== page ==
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Rhetoric And The New Testament: Essays From The 1992 Heidelberg Conference

Sheffield Academic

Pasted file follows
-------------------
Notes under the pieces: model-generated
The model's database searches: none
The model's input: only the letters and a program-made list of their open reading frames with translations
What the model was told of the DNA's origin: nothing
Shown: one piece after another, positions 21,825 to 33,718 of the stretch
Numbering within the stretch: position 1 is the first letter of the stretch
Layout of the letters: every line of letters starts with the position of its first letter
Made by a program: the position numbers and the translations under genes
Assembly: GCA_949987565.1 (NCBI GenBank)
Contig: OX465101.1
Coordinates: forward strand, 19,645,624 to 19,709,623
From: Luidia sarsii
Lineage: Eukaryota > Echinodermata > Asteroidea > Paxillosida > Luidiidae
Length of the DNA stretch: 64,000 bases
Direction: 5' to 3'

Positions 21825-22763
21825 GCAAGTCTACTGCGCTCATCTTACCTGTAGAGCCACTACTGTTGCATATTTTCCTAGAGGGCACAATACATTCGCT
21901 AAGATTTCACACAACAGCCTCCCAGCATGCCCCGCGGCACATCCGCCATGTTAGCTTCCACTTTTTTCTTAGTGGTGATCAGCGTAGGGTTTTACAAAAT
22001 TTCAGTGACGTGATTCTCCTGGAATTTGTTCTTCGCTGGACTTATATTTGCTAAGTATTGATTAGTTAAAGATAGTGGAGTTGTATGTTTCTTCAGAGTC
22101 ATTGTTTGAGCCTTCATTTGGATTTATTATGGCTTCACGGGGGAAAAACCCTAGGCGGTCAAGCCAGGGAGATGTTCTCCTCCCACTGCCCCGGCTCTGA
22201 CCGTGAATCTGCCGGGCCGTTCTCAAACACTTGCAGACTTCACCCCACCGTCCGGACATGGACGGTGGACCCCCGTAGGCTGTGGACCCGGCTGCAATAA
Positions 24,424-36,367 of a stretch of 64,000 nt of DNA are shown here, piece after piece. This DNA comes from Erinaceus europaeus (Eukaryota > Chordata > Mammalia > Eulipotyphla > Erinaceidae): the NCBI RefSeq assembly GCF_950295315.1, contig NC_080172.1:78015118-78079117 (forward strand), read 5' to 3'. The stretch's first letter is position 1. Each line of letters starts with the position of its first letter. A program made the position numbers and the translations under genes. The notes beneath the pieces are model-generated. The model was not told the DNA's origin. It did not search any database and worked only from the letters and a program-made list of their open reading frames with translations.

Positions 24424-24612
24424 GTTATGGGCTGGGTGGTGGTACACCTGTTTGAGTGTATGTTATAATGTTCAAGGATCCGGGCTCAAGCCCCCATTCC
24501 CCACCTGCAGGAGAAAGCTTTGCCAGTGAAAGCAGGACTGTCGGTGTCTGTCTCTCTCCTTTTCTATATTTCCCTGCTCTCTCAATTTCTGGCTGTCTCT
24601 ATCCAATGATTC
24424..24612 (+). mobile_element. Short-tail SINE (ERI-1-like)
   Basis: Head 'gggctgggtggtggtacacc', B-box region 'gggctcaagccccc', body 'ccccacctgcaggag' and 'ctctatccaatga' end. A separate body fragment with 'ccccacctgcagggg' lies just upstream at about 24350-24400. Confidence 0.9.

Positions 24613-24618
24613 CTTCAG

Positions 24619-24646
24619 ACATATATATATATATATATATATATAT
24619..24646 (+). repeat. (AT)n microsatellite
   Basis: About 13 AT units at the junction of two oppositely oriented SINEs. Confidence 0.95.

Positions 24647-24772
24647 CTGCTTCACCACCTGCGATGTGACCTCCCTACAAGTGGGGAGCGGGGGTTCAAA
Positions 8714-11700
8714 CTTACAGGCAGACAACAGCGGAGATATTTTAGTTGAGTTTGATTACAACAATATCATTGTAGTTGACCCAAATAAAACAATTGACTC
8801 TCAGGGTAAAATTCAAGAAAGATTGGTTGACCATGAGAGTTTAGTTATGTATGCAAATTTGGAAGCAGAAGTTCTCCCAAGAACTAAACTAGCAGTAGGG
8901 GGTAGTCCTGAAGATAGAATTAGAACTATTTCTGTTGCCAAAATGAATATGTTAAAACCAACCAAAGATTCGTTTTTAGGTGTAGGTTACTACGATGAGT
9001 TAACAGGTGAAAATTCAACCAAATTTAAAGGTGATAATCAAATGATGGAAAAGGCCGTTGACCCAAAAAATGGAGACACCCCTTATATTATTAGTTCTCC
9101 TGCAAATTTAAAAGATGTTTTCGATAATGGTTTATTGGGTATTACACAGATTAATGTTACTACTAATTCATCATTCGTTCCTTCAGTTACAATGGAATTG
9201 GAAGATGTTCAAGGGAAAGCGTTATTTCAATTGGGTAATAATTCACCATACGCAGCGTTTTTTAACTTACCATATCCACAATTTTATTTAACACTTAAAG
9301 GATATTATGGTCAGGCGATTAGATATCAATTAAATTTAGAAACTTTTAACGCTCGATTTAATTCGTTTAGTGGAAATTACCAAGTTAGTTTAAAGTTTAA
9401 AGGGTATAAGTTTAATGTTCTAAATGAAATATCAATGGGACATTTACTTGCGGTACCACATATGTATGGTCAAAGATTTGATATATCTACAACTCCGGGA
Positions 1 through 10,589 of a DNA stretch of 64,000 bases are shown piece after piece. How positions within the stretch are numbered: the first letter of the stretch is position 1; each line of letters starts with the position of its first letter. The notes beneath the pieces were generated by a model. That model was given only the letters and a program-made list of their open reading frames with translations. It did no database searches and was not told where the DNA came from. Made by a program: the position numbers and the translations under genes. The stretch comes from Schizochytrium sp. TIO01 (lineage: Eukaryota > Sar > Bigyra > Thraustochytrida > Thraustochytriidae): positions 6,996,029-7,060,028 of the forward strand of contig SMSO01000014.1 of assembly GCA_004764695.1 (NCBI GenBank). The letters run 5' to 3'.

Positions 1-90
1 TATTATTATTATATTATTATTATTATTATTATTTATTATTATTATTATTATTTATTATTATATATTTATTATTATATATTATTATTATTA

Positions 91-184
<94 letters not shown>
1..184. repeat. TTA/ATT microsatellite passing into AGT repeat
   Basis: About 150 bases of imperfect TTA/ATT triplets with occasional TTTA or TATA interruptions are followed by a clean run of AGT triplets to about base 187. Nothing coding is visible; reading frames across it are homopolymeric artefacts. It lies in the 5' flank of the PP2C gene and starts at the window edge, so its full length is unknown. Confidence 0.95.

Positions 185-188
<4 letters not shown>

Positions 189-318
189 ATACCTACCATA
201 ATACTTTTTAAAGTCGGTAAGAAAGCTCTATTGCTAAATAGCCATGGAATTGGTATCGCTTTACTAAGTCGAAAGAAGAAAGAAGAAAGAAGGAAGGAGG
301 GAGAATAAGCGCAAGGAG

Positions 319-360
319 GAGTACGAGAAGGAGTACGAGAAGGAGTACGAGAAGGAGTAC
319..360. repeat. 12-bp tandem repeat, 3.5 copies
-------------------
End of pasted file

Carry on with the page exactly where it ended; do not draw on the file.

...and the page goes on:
The first nineteen papers in this volume concern rhetoric and NT interpretation: F. W. Hughes on the parable of the rich man and Lazarus (Lk 16:19-31) and Greco-Roman rhetoric; F. Siegert on mass communication and prose rhythm in Lk-Acts; J. I. H. McDonald on rhetorical issues and rhetorical strategy in Lk 10:25-37 and Acts 10:1–11:18; D. Marguerat on the end of Acts (28:16-31) and the rhetoric of silence; J. J. Murphy on early Christianity as a ‘persuasive campaign’–evidence from Acts and Paul’s letters; Porter on the theoretical justification for application of rhetorical categories to Pauline epistolary literature; D. Hellholm on amplificatio in the macro-structure of Romans; J. N. Vorster on strategies of persuasion in Rom 1:16-17; M. Schoeni on the hyperbolic sublime as a master trope in Romans; D. L. Stamps on rethinking the rhetorical situation–the entextualization of the situation in NT epistles; J.Smit on the argument and genre of 1 Corinthians 12–14; D. F. Watson on Paul’s rhetorical strategy in 1 Corinthians 15; G. Holland on speaking like a fool–irony in 2 Corinthians 10–13; C. J. Classen on Paul’s epistles and ancient Greek and Roman rhetoric; J. T. Reed on using ancient rhetorical categories to interpret Paul’s letters–a question of genre; A. H. Snyman on persuasion in Phil 4:1-20; C. Basevi and J. Chapa on Phil 2:6-11–the rhetorical function of a Pauline ‘hymn’; J. W. Marshall on Paul’s ethical appeal in Philippians; and Olbricht on Hebrews as amplification. The remaining eight papers deal with rhetoric and questions of method: K. Berger on rhetorical criticism, new form criticism, and NT hermeneutics; B. Lategan on textual space as rhetorical device; P. J. J. Botha on the verbal art of the Pauline letters–rhetoric, performance, and presence; J. A.Crafton on the dancing of an attitude–Burkean rhetorical criticism and the biblical interpreter; V. K. Robbins on rhetoric and culture–exploring types of cultural rhetoric in a text; L. ThurĂ©n on studying ethical argumentation and persuasion in the NT; A.-S. DiMarco on rhetoric and hermeneutic–chiasmus and circularity; and W. Wuellner on biblical exegesis in light of the history and historicity of rhetoric and the nature of the rhetoric of religion. Also included are a preface by Olbricht, a dedication to Wuellner (and his bibliography), and an introduction by Porter.

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